For siphoning poo, I actually like just using a little air line tubing so I can get right in there it has strong suction but a narrow tube, so it’s easy to zero in on the poo and not take in a ton of sand. Some getting removed is normal though and you can either spoon it back into the tank after it siphoning or toss it.

The algae won’t hurt the plants unless it is super thick, I wouldn’t worry. But if you’re cleaning that off just leave it in the rocks and take it off the glass and leaves you see :)

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47 minutes ago, Arctic Mama said:

Oh you’re soaking? Did the cloudy water start before or after that? The reason I ask is because soaked pellets often give off more sediment in the water (because they’re already softened to falling apart) than dry, and those could conceivably be causing some of the water quality issues too.

I only started soaking them about a week ago, and noticed the cloudiness a few days ago...so it could be the culprit? 

I read somewhere that soaking them helps with digestion and prevents swim bladder disease. However, they were doing just fine on dry pellets for a month...gobbled them up either way. Any insight on whether it's necessary to soak them? The info on the label doesn't say anything about soaking, so...? :idont

Either way, I'll reduce the amount I'm feeding and see how it impacts the cloudiness. 

How often do you typically rinse out the media in your filter?

54 minutes ago, Arctic Mama said:

For siphoning poo, I actually like just using a little air line tubing so I can get right in there it has strong suction but a narrow tube, so it’s easy to zero in on the poo and not take in a ton of sand. Some getting removed is normal though and you can either spoon it back into the tank after it siphoning or toss it.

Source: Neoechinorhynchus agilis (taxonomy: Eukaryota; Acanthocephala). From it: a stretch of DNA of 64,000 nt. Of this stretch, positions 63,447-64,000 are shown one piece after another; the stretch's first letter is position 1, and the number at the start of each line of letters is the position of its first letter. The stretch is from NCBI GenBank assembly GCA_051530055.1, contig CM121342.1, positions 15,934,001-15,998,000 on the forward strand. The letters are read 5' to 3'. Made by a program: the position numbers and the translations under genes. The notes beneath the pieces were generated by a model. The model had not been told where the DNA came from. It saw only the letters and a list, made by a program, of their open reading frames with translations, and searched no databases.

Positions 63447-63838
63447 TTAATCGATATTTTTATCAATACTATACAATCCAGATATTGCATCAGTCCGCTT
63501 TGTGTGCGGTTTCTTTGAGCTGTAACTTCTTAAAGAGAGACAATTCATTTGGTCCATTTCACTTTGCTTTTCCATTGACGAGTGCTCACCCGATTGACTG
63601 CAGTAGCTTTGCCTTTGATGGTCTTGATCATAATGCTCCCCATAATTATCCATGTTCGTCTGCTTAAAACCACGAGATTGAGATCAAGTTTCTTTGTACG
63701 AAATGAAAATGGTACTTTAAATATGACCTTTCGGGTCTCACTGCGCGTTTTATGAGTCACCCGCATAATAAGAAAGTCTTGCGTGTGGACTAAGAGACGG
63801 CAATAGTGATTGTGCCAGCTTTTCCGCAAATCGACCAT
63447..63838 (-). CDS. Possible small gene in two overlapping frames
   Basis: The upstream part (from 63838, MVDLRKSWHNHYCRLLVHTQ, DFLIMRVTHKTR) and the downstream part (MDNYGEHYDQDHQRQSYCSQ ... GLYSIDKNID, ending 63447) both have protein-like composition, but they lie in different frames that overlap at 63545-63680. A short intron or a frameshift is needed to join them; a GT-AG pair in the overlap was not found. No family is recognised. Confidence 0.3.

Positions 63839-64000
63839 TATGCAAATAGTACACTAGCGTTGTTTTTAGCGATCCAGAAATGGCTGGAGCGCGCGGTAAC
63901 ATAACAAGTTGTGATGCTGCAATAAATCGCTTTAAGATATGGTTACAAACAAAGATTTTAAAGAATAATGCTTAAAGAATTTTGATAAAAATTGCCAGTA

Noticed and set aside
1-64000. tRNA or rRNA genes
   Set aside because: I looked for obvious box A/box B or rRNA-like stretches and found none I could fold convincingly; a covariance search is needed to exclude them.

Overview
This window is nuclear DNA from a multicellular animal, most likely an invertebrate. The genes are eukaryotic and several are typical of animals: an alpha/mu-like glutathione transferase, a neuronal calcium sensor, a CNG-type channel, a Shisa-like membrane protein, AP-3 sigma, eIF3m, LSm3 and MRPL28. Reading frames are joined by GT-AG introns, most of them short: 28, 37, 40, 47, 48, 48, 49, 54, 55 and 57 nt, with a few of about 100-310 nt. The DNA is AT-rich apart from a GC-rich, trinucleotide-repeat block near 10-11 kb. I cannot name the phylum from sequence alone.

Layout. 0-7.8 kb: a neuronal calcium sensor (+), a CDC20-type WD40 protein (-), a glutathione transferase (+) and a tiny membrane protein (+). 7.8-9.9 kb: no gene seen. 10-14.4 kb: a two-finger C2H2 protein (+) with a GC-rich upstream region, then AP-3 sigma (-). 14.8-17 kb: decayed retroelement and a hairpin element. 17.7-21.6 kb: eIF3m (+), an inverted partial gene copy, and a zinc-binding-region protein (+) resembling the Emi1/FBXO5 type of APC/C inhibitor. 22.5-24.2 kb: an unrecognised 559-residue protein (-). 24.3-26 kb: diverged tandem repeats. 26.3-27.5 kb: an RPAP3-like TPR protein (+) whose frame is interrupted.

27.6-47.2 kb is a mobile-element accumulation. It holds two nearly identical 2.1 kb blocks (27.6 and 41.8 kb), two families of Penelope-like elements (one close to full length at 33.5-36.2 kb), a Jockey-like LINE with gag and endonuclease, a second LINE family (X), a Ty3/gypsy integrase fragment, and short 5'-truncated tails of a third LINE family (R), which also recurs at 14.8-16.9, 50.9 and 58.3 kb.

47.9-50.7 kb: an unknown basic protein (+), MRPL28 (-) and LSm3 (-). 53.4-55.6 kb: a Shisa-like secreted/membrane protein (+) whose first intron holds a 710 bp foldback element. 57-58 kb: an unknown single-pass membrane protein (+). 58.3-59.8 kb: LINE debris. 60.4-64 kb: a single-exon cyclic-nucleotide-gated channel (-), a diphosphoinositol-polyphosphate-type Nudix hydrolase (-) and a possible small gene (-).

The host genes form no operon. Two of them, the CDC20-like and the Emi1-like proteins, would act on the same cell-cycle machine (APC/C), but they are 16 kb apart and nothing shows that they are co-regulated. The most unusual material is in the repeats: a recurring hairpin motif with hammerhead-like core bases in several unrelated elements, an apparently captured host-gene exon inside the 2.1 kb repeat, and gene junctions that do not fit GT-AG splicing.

Genius idea. I hadn't thought of doing this. I will try it. 

Thanks!

 

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I don’t really soak, even with my fish with swim bladder difficulties it didn’t seem to make a huge difference and if they’re sinking pellets, I wouldn’t bother. If they start showing buoyancy problems or constipation you can certainly revisit it, but I’d ditch that for now and see if the problem resolves.

Filter maintenance, I basically do it when my fish show symptoms of nitrates, usually some bottom sitting, or when they get above 10 ppms. In my tank that’s usually every 6-8 weeks, I just knock my filter pads against the change bucket to shake off most of the mulm and give them a few good squeezes in the water, then call it good. 

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11 hours ago, Arctic Mama said: